AGL says political deal won’t lift renewable energy investment

Print Friendly, PDF & Email

AGL Energy says investment in renewable energy in Australia will remain at standstill, even if government and Opposition reach new bipartisan deal on revised RET. That’s because there is too much coal capacity.

share
Print Friendly, PDF & Email

AGL Energy says investment in renewable energy in Australia will remain at a standstill, even if the government and the Opposition reach a new bipartisan deal on a revised target.

MichaelFraserManaging director Michael Fraser says the renewable energy target is broken, and has suggested that major utilities will not come to the table to sign contracts even if an agreement on the RET is found.

The position by Fraser is not new, he called for the RET to be scrapped last year. But the fact that he is repeating this forcefully, just as the government and the Opposition sit down again to negotiate a new target , shows the challenges that still remain for large scale renewables in Australia.

AGL said that even with a locked-in target, the market-based mechanism will simply respond to depressed prices and not sign new contracts. “We fail to see how (big utilities) will invest with a surplus (of capacity) around,” Frasser said in response to a question from RenewEconomy at the company’s interim results presentation.

“In my view, even if there is a lower agreed target – somewehere in between 27,000GWh and 41,000GWh, nothing changes. We have still got the same policy mechanism in place.”

AGL Energy is the biggest, and therefore the most powerful utility in the country. Its position highlights the standoff in the industry between the incumbent fossil fuel generators and the emerging renewable energy industry.

AGL Energy, for instance, argues that there is 9,000MW of excess base load coal capacity in the National Electricity Market alone, but suggests none of this will be permanently closed unless the generators receive payments for “remediation”.

In the meantime, the utilities are using this over-supply as an argument not to sign up for new renewable energy generation, despite the legislated target. Investment in large scale renewables in Australia has been at a standstill because no new power purchase agreements have been entered into.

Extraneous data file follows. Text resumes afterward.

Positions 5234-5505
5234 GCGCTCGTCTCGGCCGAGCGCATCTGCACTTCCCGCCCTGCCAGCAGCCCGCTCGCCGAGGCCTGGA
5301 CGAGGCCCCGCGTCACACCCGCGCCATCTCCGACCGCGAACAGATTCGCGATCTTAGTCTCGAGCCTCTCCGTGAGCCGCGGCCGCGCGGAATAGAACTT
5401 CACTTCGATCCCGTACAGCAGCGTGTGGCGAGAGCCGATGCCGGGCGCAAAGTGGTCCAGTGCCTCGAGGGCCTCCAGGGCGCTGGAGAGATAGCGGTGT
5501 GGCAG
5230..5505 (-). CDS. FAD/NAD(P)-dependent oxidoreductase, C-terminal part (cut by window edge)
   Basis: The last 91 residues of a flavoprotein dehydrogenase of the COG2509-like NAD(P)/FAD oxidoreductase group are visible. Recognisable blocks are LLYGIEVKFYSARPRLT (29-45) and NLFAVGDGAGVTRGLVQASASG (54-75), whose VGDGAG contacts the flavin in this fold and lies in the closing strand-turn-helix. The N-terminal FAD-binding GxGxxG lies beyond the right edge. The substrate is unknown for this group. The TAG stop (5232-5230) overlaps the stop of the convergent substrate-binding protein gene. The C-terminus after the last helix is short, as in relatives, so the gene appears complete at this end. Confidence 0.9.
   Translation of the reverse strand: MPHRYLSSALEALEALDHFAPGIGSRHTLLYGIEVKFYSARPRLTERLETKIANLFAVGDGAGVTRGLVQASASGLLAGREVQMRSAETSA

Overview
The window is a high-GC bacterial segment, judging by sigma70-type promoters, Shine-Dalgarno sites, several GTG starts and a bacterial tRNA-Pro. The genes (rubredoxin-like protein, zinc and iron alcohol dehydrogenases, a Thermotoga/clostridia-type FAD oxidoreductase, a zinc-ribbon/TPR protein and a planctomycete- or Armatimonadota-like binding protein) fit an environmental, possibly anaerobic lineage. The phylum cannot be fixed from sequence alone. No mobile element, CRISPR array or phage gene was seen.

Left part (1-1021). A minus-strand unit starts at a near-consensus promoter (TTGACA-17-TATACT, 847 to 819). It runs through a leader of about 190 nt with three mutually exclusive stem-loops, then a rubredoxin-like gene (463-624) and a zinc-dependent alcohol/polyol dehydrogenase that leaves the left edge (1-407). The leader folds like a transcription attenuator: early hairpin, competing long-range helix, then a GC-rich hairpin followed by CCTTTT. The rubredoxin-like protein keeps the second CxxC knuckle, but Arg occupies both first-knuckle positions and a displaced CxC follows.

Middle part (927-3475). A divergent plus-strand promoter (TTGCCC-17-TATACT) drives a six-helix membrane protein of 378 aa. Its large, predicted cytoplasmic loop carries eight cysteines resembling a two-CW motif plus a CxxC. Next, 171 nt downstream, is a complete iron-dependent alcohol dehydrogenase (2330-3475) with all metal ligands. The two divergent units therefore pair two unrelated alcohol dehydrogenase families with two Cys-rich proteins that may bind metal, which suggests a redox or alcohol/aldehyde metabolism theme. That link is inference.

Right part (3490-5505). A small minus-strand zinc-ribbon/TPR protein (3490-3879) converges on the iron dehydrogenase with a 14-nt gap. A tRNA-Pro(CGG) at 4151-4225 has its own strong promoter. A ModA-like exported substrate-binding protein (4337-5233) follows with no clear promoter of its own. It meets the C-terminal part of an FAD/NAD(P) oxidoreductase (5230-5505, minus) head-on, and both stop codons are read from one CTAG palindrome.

Even if there is a revised target, with bipartisan support, it indicates that the retailers are prepared to take the penalty price rather than sign PPAs in new renewables that they believe would further damage the profitability of their coal-fired generators

Effectively, they are threatening to shut the gate (or keep it shut), and unless the solar industry can find corporate customers to take their output, as First Solar has just done with Apple in an $848 million deal in California, then there will be few opportunities to get finance.

The assessment by Fraser comes as AGL Energy also said that the aluminium industry is now doing so well, it expected its contracts for the Tomago and Portland smelters to be extended for another 10 years, out to 2026 and 2027.

The vulnerability of the aluminium industry has been cited by the government as one of the main reasons to reduce the RET – and Labor and the clean energy industry has signaled its willingness to make a compromise.

But AGL says the aluminium industry appears in fine fettle, with prices rebounding, and the Australian dollar also falling.

liddellThat’s great news for AGL. It bought the 2,400MW Liddell coal generator from the NSW government for effectively zero, assuming it would lose its major customer when Tomago was closed, and would have to shut down in 2017.

Now, AGL says, Tomago is likely to continue, and the 44-year-old Liddell coal generator is likely to continue production, even beyond the 2022 date of its “technical life”

In other words, as long as AGL is making money out of Liddell it will continue production. It won’t shut it down unless it is paid to close a generator it bought for nothing. And in the meantime it sees no incentive to engage in any new large-scale renewable energy contracts. Such is the power of the energy incumbents in Australia.

The Abbott government, of course, has already delivered handsomely for the coal generators.

AGL Energy, and others, will do very well out of the carbon tax repeal. While it got $87 million less in revenues this year because “transitional assistance” for Loy Yang A.

The company says the removal of the carbon price is good news for the company and will “provide a material value uplift in the long term” to Loy Yang A, the country’s single biggest emitter of greenhouse gases.